Game rules Question


#1

The rules say no sexual violence or racist themes, however I have a question about it. What if I wanted to make a game like “Roots” so historic racism and sexual violence exist? Or like the movie “The Last Samurai” where there’s an almost casual unintended racism? Or if i were to make a game about Nazi Germany, like a half Jewish resistance fighter, racism and such would be a major element of game play. I would admit the need to limit it definitely, and to maybe cut back on graphic details, however is it completely no tolerance or what?

Also if it IS zero tolerance, maybe hosted games/ choice of games should make an 18+ section of games, that way the games can still get made. And it would work (in theory) with apple and such as an “explicit content” item where you have to be 18 to purchase the app. (But that’s just an idea I had while making this post)


#2

Some of the published games already have the 18+ stamp, so I don’t think that part is really an issue. For all other things, I don’t really know what is or isn’t acceptable, and wether or not Apple’d be alright with that kind of stuff if it did get such a stamp.


#3

For Hosted Games the term “grossly offensive” is determined with context (so, zero tolerance is indeed a bad descriptor). As a note (considering your examples), I’d point you to Nightmare Maze, which touches on elements of antisemitism, and anti-irish sentiments if I recall correctly. (As an additional note, our own guidelines are whole separate from Apple’s.)

As for the forums, however, that’s a different matter that can be essentially boiled down to disrupting the community (which is only rarely a problem).


#4

I think it’s more like as long as the game isn’t a male power fantasy or something similar where the player is the one commuting the crime. I don’t see any problem portraying accurately the struggles of racism and sexual violence. I could be wrong.


#5

I’d agree with @CitizenShawn, I feel like there’s a difference between leaning and making it seem like sexual violence or racism was okay as to just bringing up the topics and pointing them out and having them occur . . . I hope that made sense.:sweat_smile:


#6

Ah, ok thanks for the answers. But if what is written is controversial, could it still be published? Or would one have to edit out everything. Like if it was as controversial as say, Mark Twain’s “Huck Finn” or Vladimir Nabokov’s “Lolita”, would it still get published as a hosted game? Or only as something in the forums which someone could download?


#7

There are many controversial things within titles - there was one WiP in which the MC was forced to be nude at all times… there is a Samurai title in which traditional Japanese bias is explored and there is a title in which you help your drug dealer buddy hide evidence from the FBI.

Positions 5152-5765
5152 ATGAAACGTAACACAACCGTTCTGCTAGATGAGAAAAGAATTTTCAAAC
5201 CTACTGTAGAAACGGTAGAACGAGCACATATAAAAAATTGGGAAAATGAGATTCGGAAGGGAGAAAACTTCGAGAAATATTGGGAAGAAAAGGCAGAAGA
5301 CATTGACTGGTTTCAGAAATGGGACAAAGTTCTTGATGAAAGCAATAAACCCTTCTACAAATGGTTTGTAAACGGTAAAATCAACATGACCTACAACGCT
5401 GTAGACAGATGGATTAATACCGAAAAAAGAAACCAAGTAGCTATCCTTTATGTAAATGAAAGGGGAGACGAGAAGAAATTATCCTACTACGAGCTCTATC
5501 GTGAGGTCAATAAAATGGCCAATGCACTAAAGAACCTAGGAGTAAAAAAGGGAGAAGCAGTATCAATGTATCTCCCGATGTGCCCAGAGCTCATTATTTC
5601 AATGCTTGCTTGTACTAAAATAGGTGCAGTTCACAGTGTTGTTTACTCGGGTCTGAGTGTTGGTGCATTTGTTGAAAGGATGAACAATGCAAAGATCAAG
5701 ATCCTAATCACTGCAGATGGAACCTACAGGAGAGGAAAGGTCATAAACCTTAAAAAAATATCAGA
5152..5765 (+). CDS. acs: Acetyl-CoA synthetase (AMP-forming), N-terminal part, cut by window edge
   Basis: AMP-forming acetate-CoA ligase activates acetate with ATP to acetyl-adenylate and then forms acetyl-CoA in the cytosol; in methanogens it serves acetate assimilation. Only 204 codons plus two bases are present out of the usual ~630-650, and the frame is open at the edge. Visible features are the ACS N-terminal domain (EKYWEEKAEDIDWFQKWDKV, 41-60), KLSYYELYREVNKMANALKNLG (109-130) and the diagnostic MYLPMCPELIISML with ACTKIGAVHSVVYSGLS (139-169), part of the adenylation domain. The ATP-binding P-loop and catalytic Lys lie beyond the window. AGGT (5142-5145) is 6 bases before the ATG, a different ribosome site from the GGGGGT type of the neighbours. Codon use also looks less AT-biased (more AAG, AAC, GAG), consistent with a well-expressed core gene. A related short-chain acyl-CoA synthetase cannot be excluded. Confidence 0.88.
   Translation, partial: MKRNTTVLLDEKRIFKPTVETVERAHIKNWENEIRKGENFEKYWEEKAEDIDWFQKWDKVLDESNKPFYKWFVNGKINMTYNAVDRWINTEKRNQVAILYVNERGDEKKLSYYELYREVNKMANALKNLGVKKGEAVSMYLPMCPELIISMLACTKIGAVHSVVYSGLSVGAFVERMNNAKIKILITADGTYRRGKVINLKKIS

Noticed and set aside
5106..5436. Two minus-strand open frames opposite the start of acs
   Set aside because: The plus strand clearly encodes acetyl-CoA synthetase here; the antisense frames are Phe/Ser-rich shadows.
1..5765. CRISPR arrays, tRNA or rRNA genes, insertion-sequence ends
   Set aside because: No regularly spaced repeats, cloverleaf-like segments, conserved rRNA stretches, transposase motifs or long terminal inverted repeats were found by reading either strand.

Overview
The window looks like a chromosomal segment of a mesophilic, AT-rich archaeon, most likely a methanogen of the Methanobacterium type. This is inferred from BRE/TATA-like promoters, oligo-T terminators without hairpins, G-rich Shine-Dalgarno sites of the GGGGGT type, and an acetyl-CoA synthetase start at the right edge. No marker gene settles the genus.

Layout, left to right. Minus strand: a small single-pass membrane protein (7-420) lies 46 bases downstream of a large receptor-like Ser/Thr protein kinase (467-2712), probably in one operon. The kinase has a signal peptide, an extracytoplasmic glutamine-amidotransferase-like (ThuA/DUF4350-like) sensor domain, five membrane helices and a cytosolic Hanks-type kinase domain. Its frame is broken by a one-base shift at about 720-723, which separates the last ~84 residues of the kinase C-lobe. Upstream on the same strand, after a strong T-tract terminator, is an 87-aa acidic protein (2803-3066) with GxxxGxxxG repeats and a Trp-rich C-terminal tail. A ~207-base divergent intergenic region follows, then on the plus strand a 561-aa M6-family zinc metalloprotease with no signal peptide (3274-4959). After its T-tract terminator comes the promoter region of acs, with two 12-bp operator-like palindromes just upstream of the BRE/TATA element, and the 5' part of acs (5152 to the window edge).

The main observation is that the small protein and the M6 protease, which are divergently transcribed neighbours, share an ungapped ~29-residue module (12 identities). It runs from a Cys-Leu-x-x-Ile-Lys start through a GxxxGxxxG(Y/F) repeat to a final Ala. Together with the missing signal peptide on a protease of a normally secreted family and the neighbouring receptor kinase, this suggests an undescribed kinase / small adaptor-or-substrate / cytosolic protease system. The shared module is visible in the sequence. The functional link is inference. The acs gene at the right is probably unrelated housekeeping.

There are Mafia games, a game with villains succeeding and even a game in which you murder people so they can’t come back as zombies to kill you.

What the publishing rules are trying to define as outside of the boundaries are titles like Mein Kampf which is defined by the main purpose of a racial agenda. An Uncle Tom type of work, or another work written in a specific period’s style of writing is allowed.

For example many of our community use the classic Greek writing as a base for our work… rape and a lot more is something that is seen in that type of writing and can be done within context.

The exception to this (it would seem) would be whistle-coded words … even if period appropriate there may be words that have evolved in our current time to be excluded based on their modern meaning - but this last part is my opinion on how I’d handle it only.


#8

Ah, ok, that makes much more sense. But what whistle-coded words would there be? Like say the word “faggot”. Modern day its a sexual slur, or in England another word for cigarette, but traditionally it means a bundle of wood. Where as using the word savage, like all those Indians are savages is probably acceptable if historically accurate. So where do you think the differences are?


#9

Context is the measuring stick there.

If, in your story, the MC (main character) is outside on a smoke break in the alley, and he says: “Pass me a fag” … most, even in today’s society would understand that. Using terms in a historical manner can cross-translate and this should be the line.

The N-word is both a historical and modern word. However, the racial undertones of the word has cross-translated itself over time and different regions of the world. Using the N-word to describe an African native captured by a Portuguese slaver in the 16th century has the same racial undertones (or worse) in 1960’s Jim Crow South and in 2016 inner city gang territory of L.A.

Edit: I use a lot of historical based and archaic based words in my writing; my current WiP takes place in the Classical world where the racism was much different. The concept of us vs them was the basis of discrimination. If you were a Roman, you were accepted as a Roman, regardless of which racial tribe your ancestors came from. If you were a Berber, then you were not a Roman and suffered because of it, again no matter the racial tribe you originated in.